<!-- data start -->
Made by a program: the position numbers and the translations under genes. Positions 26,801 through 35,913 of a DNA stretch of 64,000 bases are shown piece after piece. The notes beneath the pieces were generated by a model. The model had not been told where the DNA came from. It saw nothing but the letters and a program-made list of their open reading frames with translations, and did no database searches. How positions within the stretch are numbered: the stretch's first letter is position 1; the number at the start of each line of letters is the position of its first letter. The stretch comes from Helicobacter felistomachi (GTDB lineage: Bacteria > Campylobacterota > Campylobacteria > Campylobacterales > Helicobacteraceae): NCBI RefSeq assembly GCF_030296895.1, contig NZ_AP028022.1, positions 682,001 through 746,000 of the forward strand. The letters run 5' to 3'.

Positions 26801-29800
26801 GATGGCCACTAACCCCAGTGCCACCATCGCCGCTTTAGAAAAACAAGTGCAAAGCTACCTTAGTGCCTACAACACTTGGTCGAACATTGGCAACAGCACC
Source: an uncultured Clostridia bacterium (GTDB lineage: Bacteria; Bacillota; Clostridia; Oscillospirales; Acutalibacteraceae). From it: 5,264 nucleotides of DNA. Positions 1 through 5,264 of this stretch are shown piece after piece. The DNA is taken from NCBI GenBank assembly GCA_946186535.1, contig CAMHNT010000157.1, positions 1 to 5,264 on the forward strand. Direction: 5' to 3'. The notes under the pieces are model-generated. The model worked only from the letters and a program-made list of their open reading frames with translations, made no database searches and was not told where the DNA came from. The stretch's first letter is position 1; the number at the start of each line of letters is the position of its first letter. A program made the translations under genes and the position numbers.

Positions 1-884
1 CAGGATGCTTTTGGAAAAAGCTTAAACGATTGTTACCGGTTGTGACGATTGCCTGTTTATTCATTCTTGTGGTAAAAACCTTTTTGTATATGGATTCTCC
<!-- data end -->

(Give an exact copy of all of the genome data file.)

Made by a program: the position numbers and the translations under genes. Positions 26,801 through 35,913 of a DNA stretch of 64,000 bases are shown piece after piece. The notes beneath the pieces were generated by a model. The model had not been told where the DNA came from. It saw nothing but the letters and a program-made list of their open reading frames with translations, and did no database searches. How positions within the stretch are numbered: the stretch's first letter is position 1; the number at the start of each line of letters is the position of its first letter. The stretch comes from Helicobacter felistomachi (GTDB lineage: Bacteria > Campylobacterota > Campylobacteria > Campylobacterales > Helicobacteraceae): NCBI RefSeq assembly GCF_030296895.1, contig NZ_AP028022.1, positions 682,001 through 746,000 of the forward strand. The letters run 5' to 3'.

Positions 26801-29800
26801 GATGGCCACTAACCCCAGTGCCACCATCGCCGCTTTAGAAAAACAAGTGCAAAGCTACCTTAGTGCCTACAACACTTGGTCGAACATTGGCAACAGCACC
Source: an uncultured Clostridia bacterium (GTDB lineage: Bacteria; Bacillota; Clostridia; Oscillospirales; Acutalibacteraceae). From it: 5,264 nucleotides of DNA. Positions 1 through 5,264 of this stretch are shown piece after piece. The DNA is taken from NCBI GenBank assembly GCA_946186535.1, contig CAMHNT010000157.1, positions 1 to 5,264 on the forward strand. Direction: 5' to 3'. The notes under the pieces are model-generated. The model worked only from the letters and a program-made list of their open reading frames with translations, made no database searches and was not told where the DNA came from. The stretch's first letter is position 1; the number at the start of each line of letters is the position of its first letter. A program made the translations under genes and the position numbers.

Positions 1-884
1 CAGGATGCTTTTGGAAAAAGCTTAAACGATTGTTACCGGTTGTGACGATTGCCTGTTTATTCATTCTTGTGGTAAAAACCTTTTTGTATATGGATTCTCC